(I do think it amusing that the pollies have basically come out and said: "we're delaying the implementation of this policy, because the public response has been too positive"
Of course. And if they'd received a high negative response, they'd shelve it for that reason. And if they received little response, they'd decide that the public didn't care that much and therefore shelve the policy for that reason. The public participation is a farce, because whatever the public does, they can come up with a justification based on that response to do what they want anyway.
Who are the persons? Unelected conspirators govern the EPO? Bilderberg group?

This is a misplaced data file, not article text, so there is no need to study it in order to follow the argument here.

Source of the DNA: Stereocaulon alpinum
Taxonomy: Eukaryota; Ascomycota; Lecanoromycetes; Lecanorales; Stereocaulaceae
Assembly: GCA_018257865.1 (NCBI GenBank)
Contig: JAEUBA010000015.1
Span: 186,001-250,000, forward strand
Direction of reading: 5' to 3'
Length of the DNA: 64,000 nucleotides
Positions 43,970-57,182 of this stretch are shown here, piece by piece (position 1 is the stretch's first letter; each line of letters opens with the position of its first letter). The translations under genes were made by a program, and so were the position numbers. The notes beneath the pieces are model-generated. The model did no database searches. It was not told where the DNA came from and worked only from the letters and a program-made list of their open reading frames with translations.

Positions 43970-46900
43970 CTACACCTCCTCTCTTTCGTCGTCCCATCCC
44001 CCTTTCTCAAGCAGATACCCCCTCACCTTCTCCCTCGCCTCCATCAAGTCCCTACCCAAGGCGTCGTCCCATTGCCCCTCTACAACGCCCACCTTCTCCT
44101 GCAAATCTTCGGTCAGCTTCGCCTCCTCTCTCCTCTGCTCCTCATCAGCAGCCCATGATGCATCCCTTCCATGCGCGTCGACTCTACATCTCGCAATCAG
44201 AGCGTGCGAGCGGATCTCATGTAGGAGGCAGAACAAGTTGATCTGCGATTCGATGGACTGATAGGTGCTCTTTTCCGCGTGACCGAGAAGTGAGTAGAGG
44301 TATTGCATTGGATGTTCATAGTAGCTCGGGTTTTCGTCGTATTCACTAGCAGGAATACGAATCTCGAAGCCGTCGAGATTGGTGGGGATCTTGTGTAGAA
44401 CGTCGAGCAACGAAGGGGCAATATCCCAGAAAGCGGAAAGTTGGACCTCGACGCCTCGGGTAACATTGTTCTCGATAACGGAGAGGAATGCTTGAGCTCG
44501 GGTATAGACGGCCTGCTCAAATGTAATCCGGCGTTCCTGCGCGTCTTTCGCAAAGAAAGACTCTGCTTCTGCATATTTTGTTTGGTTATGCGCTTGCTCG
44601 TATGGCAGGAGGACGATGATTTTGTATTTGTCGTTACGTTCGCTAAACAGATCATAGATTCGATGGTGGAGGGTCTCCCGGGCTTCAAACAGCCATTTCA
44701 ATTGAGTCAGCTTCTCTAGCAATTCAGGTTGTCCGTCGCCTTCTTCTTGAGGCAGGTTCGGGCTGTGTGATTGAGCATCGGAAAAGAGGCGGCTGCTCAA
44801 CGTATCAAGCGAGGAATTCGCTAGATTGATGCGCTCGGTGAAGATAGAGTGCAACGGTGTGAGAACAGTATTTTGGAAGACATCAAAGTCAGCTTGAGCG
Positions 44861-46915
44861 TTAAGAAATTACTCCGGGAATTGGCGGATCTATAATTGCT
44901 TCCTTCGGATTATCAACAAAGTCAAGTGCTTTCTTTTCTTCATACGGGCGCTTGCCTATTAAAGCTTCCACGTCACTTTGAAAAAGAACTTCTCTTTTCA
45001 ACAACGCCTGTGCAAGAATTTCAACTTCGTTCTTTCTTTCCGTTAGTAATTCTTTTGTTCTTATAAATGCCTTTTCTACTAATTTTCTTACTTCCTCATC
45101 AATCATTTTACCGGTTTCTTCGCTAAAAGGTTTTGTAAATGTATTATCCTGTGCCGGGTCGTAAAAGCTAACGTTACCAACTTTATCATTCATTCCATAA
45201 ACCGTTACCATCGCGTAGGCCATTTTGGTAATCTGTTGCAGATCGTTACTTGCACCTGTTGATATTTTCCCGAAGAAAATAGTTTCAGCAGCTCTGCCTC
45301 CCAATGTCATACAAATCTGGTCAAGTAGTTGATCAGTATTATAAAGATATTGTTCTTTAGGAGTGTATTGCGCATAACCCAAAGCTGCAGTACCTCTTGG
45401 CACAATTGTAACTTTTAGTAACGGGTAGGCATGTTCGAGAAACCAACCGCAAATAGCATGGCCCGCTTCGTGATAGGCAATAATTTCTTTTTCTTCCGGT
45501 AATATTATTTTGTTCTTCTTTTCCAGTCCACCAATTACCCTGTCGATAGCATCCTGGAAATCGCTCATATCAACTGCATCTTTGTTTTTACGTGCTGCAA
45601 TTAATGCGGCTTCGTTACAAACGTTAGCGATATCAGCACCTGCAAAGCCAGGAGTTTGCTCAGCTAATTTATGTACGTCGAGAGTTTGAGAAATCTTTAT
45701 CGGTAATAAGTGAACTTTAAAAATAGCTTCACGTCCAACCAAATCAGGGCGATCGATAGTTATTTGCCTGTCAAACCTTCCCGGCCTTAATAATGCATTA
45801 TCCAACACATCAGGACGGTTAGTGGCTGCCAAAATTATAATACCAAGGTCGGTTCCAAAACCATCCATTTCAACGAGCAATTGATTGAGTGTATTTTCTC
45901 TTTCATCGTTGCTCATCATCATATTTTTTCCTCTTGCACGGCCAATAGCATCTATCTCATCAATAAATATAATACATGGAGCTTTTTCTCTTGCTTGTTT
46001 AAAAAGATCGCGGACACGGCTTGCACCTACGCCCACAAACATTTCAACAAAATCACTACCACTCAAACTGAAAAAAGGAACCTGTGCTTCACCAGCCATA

I don't think the staff union of the European Patent Office or the FFII wanted to suggest any kind of conspiracy theory. In my report on the FFII's criticsm of the proposed reform, that thinking is explained under the following subhead:
The theory of a "captive" court system
(contains a reference to what a justice of the SCOTUS said about the patent-specialized CAFC)
I pointed out that liberalization, which is what the EU is now mostly known for, was not the original number one priority.
I generally like the idea of a large European market and it's good if the EU opens up markets that its Member States are sometimes hesitant to liberalize/deregulate.